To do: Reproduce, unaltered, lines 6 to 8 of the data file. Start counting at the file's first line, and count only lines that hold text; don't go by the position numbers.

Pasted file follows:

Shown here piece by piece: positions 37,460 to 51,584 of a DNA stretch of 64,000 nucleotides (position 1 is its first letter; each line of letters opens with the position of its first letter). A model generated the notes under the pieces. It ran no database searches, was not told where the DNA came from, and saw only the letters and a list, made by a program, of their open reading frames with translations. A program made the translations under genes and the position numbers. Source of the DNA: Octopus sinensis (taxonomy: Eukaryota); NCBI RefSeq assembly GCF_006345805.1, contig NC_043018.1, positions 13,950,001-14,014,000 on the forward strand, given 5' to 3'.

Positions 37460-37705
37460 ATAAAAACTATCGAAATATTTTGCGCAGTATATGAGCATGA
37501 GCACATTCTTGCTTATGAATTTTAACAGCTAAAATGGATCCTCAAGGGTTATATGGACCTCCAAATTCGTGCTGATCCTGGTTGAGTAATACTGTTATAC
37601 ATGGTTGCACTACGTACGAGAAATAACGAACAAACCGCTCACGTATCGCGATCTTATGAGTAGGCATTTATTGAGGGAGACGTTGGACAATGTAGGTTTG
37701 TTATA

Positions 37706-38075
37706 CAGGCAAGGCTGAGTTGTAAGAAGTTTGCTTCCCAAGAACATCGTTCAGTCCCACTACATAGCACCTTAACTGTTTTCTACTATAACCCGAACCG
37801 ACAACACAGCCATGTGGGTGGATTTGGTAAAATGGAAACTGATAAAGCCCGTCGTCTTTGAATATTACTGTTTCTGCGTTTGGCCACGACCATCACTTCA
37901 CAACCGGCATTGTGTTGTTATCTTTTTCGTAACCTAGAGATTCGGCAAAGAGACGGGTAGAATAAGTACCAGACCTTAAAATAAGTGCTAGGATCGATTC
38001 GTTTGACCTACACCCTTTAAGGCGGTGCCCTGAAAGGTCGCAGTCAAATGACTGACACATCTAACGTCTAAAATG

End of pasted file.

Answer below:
37701 TTATA

Positions 37706-38075
37706 CAGGCAAGGCTGAGTTGTAAGAAGTTTGCTTCCCAAGAACATCGTTCAGTCCCACTACATAGCACCTTAACTGTTTTCTACTATAACCCGAACCG